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Off-Broadway’s STOMP Still Making Beautiful Noise

Off-Broadway’s STOMP has been bringing the noise to thousands of audiences at the Orpheum Theater in New York City since 1994. In fact, that year I took my future wife on a date to see STOMP, one of the hottest tickets in town. Unfortunately, she was dead tired from a combination of travel and hectic work schedule. The result? She inexplicably fell asleep during the middle of the show despite the wall-shaking volume. Nonetheless, I personally loved the performance and promised to take her again in the future when she was not in a state of exhaustion. That fateful day arrived this past Saturday for my family. Prior to the show I wondered if our kids would enjoy it and if my wife, now juggling work and parenthood, would resist napping.

About the Show
STOMP can be classified as high energy performance theatre. It’s comprised of sound, rhythm and choreographed movement incorporating non-traditional dance. Strewn about the walls of the Orpheum Theatre are a collage-like collection of traffic, subway and street signs, plastic garbage cans, fans, pipes, fans, hub caps and more culminating in a variety of said inanimate objects on stage. The adrenaline-laden cast uses these common objects in spectacular fashion to transport the audience on a percussive thrill ride.

How was the Performance?
From a personal standpoint, my children’s expressions of wonder and delight filled me with joy. They were engaged in a live show that was decidedly non-tech yet demonstrated the fun potential for real world interaction with one’s environment. Starting with the subdued entrance of the first cast member to the electrifying ensemble at the end, the energy level builds to a crescendo in the finale. The unorthodox choreography has an edgy grit befitting the lower east side of Manhattan location. The synchronicity of movements bursts forth with a tenacity that grips you tightly and never lets go. Don’t be surprised if you leave the theater with an urge to make rhythmic beats in the world around you.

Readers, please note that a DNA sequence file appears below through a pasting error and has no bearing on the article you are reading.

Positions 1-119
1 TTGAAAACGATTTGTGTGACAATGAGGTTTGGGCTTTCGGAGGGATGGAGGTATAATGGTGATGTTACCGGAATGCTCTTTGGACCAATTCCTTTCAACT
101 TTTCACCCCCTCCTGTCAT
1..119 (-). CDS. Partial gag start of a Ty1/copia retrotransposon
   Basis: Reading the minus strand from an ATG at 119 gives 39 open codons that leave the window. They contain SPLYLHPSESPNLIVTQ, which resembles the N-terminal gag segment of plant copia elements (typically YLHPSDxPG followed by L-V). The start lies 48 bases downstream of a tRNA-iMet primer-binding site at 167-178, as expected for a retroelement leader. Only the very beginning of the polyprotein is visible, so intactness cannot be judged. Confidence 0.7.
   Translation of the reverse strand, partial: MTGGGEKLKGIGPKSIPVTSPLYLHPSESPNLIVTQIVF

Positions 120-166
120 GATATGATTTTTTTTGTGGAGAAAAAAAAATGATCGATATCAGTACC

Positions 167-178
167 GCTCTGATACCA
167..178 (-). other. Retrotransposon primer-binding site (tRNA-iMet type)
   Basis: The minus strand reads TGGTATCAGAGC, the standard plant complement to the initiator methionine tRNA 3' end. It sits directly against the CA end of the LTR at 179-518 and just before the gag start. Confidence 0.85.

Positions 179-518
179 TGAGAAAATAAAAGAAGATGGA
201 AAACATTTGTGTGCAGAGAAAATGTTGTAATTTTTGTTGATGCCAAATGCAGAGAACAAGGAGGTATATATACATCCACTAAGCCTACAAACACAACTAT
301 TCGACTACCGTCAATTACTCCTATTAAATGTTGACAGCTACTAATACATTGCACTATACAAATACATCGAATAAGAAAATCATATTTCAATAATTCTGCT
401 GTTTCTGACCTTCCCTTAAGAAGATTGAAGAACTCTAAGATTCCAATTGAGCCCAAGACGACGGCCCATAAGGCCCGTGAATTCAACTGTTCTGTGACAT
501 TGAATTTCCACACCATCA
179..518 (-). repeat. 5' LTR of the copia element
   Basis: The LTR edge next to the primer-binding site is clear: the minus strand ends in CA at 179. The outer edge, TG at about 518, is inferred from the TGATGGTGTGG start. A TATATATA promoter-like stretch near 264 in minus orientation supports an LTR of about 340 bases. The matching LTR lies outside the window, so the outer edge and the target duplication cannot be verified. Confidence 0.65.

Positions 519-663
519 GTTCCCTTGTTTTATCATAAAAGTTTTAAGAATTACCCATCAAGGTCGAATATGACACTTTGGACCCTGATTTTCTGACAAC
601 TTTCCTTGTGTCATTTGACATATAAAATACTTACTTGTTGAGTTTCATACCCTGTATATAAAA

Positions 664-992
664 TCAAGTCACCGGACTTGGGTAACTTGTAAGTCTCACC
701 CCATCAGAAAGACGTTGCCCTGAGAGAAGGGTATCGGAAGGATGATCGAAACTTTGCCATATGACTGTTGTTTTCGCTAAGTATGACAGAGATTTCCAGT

What you should know before attending the show?

  • Make use of the bathroom before the performance begins. It’s an estimated 90 minutes performance with no intermission. If nature calls during the show, you can answer said call but it’s truly distracting for the cast and audience when people exit and enter the theater.
  • Kids ages 6 and up should be fine. The noise level is quite high though which could bother some children.
  • The theater sight lines are fine no matter what seat you’re in but for younger audience members, they may require a booster seat. The theater has a relatively small number available to distribute but it’s on a first come first serve basis.

Overall Rating: A-

Recommended for audiences ages 6 and up.

Pros: Energetic engaging cast. Non-stop action. Creative use of ordinary objects.

Cons: Theater seating can be a tight squeeze for large patrons. Theater sight lines for young kids require a booster seat for optimum viewing experience.

Official STOMP video

Visit Stomp online for more show and ticket ordering information.